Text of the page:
Hundreds of Chinese from rival ethnic groups fought each other with machetes, metal pipes and bricks in Urumqi, overcoming police attempts to prevent the deadliest communal clashes in decades from escalating.

A mob of Han Chinese was seen breaking into a three-story apartment inhabited by ethnic Uighurs in the northwestern city. Earlier, police fired tear gas to prevent the mob avenging rioting by Uighurs that left at least 156 dead. The fighting came after thousands of Chinese armed with knives and steel bars clashed in central Urumqi with police.

Earlier, dozens of Muslim Uighurs demanded the release of more than 1,000 people held by police following protests that left at least 156 dead. Similar scenes were played out across the city of 2.4 million, capital of the westernmost province of Xinjiang, state run Xinhua News Agency said.

The violence illustrates China's failure to address simmering grievances among its minorities, who complain of discrimination and restrictions on religious and cultural practices. Beijing's policy of investing billions of dollars to placate its restive territories of Tibet and Xinjiang has also led to a wave of migration by the Han, who make up more than 90 percent of the country's population, exacerbating tensions.

"They've pumped a lot of money in but that's not addressed any of the grievances that people have," said Calla Wiemer, a visiting fellow at the National University of Singapore's East Asian Institute. "Questions of identity and practice of culture and religion and opportunity have not been addressed by money."

Uighur Population

Muslim Uighurs, who now make up less than half Xinjiang's 20 million population after years of Han migration, complain of discrimination and unfair division of the region's resources. The landlocked region, about three times the size of France, has China's second-highest oil and natural gas reserves and was the biggest cotton producer.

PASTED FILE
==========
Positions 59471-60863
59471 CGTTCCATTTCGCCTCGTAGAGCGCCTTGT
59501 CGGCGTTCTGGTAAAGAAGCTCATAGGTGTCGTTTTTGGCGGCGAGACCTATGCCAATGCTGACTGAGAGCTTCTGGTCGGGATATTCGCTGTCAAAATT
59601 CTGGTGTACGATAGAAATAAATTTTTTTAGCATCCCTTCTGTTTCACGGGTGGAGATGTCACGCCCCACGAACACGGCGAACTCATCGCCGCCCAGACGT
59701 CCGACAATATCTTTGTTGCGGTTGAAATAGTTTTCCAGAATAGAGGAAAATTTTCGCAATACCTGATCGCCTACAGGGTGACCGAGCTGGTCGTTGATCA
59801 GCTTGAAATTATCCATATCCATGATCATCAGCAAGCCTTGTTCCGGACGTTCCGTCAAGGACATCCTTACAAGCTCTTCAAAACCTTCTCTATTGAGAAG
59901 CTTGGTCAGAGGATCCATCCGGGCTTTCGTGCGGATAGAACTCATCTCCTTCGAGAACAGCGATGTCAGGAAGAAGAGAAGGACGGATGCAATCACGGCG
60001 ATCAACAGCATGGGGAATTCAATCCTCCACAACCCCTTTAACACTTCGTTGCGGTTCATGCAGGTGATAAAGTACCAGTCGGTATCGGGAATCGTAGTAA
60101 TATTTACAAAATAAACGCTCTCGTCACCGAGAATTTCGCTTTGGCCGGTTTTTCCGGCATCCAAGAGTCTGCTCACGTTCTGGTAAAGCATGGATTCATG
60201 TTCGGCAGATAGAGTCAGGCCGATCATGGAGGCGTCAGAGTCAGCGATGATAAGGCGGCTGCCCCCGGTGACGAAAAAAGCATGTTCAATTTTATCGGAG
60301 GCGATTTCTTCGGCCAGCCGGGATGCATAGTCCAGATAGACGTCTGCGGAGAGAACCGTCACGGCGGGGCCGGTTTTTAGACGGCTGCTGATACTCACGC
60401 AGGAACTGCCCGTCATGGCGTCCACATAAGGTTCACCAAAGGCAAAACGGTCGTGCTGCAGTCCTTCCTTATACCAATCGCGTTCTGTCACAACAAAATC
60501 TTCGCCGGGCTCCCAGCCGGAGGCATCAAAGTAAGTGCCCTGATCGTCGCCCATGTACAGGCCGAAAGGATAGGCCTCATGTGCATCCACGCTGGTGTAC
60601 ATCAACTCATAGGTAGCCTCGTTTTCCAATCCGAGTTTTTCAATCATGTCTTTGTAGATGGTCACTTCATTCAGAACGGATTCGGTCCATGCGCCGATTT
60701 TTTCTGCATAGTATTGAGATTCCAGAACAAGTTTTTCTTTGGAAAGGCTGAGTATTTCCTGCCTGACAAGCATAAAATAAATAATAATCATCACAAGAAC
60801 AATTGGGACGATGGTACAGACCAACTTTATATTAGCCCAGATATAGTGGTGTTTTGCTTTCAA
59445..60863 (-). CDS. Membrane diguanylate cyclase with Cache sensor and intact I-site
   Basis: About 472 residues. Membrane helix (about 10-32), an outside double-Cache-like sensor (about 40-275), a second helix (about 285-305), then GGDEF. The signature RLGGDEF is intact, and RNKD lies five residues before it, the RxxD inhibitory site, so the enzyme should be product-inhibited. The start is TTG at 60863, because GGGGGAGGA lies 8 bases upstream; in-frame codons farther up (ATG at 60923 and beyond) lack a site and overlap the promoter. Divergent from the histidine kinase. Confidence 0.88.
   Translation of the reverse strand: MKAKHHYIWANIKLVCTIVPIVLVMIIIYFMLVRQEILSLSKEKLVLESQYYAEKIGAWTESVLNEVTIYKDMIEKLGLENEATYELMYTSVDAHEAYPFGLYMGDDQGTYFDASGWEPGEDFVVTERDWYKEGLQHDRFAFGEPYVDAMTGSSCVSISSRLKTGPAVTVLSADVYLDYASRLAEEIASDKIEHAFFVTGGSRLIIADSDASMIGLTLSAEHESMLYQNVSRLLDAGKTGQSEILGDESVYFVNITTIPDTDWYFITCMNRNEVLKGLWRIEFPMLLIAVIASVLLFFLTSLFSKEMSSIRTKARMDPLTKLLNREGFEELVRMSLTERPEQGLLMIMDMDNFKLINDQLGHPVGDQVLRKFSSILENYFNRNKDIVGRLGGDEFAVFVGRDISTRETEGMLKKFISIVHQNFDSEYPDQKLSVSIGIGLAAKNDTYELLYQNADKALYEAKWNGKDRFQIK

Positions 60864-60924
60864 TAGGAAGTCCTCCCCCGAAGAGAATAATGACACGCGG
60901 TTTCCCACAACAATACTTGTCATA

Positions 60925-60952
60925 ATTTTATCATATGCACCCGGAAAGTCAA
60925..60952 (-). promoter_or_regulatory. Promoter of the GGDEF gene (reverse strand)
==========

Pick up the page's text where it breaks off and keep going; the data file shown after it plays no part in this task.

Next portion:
"Uighurs feel they are not getting enough of the goodies," said Professor Colin Mackerras, a China expert at Australia's Griffith University in Queensland. "The balance has shifted quite heavily in favor of the Han and the Uighurs think they are being taken over."

President Hu Jintao, 66, who administered Tibet between 1988 and 1992, hasn't commented on the events. Tibet was struck by rioting in 1989. Hu is preparing to meet leaders of the Group of Eight nations in Italy this week. The U.S. and Japan have both expressed concern at the deaths of civilians.

Overseas Separatists

China's Foreign Ministry today again blamed overseas separatists for fomenting the riots, branding them terrorists and criminals. The riots two days ago were a premeditated attack, spokesman Qin Gang told a briefing in Beijing today. "Their terrorist nature will be exposed to the world," he said.

The World Uyghur Congress, a Munich-based exile organization that seeks independence from China, rejected the accusation.

Authorities made mass arrests, deployed 20,000 security personnel and cut internet and phone lines to stem the violence. A curfew in Urumqi has also been put in place for tonight, Xinhua said.

Urumqi Communist Party chief Li Zhi today addressed the Han demonstrators from the roof of a car, urging them to disperse and trust the government. Protesters attacked Uighur property, sang the national anthem and ripped down posters exhorting residents to preserve social harmony.

Police Road Blocks

Police set up road blocks to keep the protesters away from Uighur areas.

The latest protests followed reports that most of the victims in the earlier rioting were Han. Of the 274 people being treated in Urumqi's People's Hospital, 233 were Han, the Hong Kong-based South China Morning Post reported, citing the head doctor, whom it didn't name.

Protests spread to the Uighur-majority oasis town of Kashgar yesterday, the state-run Xinhua news agency reported. Several hundred demonstrators gathered in the outpost on China's western border, before dispersing as police began making arrests, the New York Times said, citing a resident it didn't identify.


"The government feels that if they don't control it immediately and harshly it will get out of control," said Dru Gladney, president of the Pacific Basin Institute at Pomona College in Claremont, California.

The official death toll makes the violence the most deadly in decades, possibly since the Cultural Revolution.

The official death toll in the demonstrations that broke out in Lhasa, capital of Tibet, in March last year was 19. Unofficial estimates put the toll at about 200. The government cast those riots as Tibetan violence directed at Han Chinese and Hui, a minority group that is ethnically similar to the Han.